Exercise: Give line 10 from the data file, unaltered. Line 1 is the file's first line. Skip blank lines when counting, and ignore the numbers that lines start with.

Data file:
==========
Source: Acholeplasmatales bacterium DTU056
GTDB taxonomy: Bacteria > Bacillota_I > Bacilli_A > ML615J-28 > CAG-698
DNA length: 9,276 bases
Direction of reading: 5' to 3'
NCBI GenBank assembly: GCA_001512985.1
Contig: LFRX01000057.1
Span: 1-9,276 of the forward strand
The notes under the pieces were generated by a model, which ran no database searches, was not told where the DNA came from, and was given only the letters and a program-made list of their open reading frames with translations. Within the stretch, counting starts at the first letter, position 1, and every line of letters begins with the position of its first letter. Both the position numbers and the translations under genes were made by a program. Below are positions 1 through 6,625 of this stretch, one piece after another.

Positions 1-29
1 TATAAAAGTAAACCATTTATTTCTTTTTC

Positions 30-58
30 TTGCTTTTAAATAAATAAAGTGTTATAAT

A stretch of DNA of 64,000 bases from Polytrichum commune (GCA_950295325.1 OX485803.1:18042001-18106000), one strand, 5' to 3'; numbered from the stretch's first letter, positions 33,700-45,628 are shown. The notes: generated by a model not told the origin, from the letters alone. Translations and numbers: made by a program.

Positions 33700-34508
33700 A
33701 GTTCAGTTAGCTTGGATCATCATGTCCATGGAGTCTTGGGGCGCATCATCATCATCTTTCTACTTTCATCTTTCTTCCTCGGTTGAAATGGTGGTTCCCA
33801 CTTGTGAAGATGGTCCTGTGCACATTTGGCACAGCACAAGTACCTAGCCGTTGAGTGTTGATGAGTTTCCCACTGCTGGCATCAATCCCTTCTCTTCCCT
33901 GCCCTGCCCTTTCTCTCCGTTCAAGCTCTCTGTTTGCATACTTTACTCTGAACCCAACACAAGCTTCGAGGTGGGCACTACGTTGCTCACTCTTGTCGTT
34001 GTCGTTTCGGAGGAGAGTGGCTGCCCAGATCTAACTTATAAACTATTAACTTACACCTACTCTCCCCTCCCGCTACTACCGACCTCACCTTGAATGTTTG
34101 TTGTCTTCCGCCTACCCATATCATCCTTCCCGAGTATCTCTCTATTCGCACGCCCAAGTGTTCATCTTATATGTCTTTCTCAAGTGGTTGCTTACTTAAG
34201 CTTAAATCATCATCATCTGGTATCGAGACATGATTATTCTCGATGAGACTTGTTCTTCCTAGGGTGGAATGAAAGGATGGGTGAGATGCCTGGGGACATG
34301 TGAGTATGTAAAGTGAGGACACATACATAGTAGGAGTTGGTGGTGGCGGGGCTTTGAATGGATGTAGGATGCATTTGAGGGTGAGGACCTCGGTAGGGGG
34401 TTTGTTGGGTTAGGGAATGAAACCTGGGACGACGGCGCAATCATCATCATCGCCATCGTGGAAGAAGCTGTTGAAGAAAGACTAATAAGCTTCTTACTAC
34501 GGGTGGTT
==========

1 TATAAAAGTAAACCATTTATTTCTTTTTC